By now, dozens of accounting designations exist, but some remain obscure. However, the CIA and the CMA are giving the CPA a run for its money with their growing membership. The AICPA boasts over 431,000 members, and, as of April 2016, there were 664,532 active CPAs. But the number of CPA candidates is decreasing, and the number of CMA and CIA candidates is increasing.
In 2017, the IMA experienced record-breaking growth as CMA candidate numbers peaked at 41,000, and, overall, IMA membership grew 11 percent to 90,0000+. The IIA hit similar milestones, as it awarded 149,083 CIA certifications in 2017, over 6,000 more than in 2016. Since 2007, the IIA has tracked a more than 88 percent increase in CIA certifications. Global IIA membership has also risen steadily, going from 164,896 in 2008 to 193,592 in 2017.
How have the IMA and the IIA managed to improve their certifications’ popularity? Increased advertising has helped. The IMA proudly explains that they produced their award-winning, first-ever integrated marketing campaign in 2017. Consequently, other accounting organizations have also filled the airwaves with certification plugs.
The IMA and IIA also appeal to internationals with simple certification requirements. As Dr. Philip Yaeger of Yaeger CPA Review elucidates, “The CMA has had tremendous growth in the far East and China. Because as long as accountants in China get some U.S. certification, the Chinese corporations will pay them phenomenal salaries. At some point, Chinese students were going for the CPA, but now with the experience requirements being so hard, the Chinese students are taking the CMA. The CMA has been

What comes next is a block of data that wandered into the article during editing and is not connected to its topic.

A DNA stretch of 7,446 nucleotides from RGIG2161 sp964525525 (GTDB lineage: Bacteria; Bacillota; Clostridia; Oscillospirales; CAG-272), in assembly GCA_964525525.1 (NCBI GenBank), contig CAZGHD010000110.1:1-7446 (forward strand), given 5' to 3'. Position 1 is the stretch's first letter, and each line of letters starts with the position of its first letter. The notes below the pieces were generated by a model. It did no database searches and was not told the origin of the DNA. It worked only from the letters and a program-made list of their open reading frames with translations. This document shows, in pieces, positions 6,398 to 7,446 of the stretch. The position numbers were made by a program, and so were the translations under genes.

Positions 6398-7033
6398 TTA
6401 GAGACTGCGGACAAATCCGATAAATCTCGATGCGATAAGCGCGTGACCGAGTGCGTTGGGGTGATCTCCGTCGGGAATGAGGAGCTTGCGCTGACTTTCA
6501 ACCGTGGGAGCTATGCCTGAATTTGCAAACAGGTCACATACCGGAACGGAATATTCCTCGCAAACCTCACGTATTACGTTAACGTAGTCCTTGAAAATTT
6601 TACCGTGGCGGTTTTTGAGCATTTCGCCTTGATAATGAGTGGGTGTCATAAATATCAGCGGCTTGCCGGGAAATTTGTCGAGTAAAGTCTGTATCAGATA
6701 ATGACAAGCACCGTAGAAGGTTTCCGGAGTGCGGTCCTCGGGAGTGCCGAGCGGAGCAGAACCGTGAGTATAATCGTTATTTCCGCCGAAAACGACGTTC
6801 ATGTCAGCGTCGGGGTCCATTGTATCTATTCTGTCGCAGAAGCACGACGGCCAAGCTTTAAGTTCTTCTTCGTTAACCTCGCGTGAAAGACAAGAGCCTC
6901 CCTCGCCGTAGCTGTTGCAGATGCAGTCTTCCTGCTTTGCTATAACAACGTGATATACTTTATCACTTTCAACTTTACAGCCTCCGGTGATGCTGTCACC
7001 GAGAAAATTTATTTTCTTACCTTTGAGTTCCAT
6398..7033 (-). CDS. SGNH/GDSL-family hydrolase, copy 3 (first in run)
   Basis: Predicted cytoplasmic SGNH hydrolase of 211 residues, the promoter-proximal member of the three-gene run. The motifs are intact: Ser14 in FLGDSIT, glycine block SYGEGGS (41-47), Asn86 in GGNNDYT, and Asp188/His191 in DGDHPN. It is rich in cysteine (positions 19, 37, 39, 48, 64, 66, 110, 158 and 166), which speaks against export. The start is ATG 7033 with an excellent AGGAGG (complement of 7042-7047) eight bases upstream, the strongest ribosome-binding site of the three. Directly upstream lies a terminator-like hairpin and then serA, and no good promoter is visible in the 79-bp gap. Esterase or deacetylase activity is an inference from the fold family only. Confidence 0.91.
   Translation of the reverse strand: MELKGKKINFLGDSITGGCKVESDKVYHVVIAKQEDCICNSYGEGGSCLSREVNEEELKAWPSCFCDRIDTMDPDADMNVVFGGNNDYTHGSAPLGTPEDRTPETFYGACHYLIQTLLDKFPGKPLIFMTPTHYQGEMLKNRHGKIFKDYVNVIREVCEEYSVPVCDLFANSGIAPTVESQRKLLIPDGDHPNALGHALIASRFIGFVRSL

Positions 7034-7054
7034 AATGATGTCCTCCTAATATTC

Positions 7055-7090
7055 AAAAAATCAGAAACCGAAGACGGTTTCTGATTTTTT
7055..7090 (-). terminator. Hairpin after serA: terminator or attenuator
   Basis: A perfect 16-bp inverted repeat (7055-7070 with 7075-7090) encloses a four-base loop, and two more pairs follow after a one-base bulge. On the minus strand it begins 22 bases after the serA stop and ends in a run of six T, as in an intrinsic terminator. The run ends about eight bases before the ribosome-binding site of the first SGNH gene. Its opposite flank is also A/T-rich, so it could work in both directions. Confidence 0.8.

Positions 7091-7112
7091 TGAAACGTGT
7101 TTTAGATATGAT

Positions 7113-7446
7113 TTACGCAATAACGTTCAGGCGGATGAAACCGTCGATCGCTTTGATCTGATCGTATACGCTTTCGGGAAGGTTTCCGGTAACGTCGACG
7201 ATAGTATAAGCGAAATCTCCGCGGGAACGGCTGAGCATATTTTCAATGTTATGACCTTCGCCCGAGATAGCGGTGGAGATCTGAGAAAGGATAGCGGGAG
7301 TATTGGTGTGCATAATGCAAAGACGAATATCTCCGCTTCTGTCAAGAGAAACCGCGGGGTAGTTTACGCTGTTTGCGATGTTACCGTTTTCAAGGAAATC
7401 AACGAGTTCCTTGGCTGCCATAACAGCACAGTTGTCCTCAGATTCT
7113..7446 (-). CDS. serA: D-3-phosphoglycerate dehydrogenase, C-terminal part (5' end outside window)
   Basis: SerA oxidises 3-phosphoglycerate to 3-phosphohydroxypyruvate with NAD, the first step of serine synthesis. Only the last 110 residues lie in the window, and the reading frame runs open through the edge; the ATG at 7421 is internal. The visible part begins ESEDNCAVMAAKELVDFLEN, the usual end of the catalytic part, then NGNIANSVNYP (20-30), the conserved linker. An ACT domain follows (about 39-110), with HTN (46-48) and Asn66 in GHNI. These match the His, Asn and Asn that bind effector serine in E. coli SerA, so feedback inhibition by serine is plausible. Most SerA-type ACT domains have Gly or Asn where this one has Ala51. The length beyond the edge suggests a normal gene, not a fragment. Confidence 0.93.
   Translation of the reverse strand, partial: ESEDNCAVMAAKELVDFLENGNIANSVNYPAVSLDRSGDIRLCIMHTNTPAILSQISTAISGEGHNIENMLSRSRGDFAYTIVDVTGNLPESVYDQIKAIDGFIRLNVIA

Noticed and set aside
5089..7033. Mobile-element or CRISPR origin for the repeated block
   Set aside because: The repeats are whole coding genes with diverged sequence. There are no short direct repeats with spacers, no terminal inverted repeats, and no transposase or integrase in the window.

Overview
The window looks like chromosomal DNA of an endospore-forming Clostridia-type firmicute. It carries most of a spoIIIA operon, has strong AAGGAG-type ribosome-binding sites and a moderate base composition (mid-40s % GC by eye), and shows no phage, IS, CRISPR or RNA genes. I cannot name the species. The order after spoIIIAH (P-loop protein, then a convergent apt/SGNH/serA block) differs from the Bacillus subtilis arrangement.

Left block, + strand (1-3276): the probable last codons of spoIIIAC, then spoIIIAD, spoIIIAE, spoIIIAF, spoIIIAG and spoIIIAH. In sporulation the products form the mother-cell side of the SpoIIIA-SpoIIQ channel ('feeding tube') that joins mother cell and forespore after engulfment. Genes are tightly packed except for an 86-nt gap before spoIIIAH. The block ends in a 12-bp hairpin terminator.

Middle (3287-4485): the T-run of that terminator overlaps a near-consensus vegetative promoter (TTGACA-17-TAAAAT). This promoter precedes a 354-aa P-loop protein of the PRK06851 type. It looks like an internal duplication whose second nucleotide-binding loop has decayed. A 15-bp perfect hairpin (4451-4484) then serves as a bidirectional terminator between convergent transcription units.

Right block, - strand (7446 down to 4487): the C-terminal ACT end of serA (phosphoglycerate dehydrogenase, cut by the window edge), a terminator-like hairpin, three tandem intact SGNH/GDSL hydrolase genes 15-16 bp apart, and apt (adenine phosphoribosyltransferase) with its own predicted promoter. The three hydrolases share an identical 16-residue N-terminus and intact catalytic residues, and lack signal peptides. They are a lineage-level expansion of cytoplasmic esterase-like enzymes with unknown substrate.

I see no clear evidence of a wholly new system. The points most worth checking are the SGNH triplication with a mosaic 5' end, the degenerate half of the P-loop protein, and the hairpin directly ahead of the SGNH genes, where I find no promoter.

growing 60 percent in the East. The CPA has not.”
The CIA and CMA certifications also cost less than the CPA. Moreover, the IMA’s 2018 salary surveys find that CMAs around the globe typically make more money than both non-certified and Certified Public Accountants. Also, the 2019 Robert Half Salary Guide reveals that CIAs with just one to three years of experience in financial services can earn 6-figure incomes. Clearly, with more to make and less to lose with the CMA and CIA, some accountants are forsaking the CPA.
The Future of the CPA Candidate Population
Back in the day, the CPA certification was all the rage. But with more exacting requirements, higher fees, fewer concessions for internationals and other attractive certifications available, today’s accountants have enough reasons to be less enamored with the CPA. Millennials specifically aren’t as keen to pursue the CPA ASAP, as they crave a work-life balance that major public accounting firms fail to offer. As Dr. Yaeger confirms, “They are willing to work but not as indentured servants for 60-70+ hours a week.”
Therefore, something’s got to give if the AICPA truly wants CPA candidate numbers to resume all-time highs. However, as the certification continues catering to public accounting and the AICPA leaves the IMA’s and IIA’s marketing efforts unmatched, improving the candidate population doesn’t look like a priority.
So, candidate populations in the 90k range (or lower) may become the new norm. And if life with other certifications (or simply without the CPA) satisfies accountants, the presence of fewer CPA candidates may not be a bad thing. But it may be a permanent thing if all the aforementioned factors remain.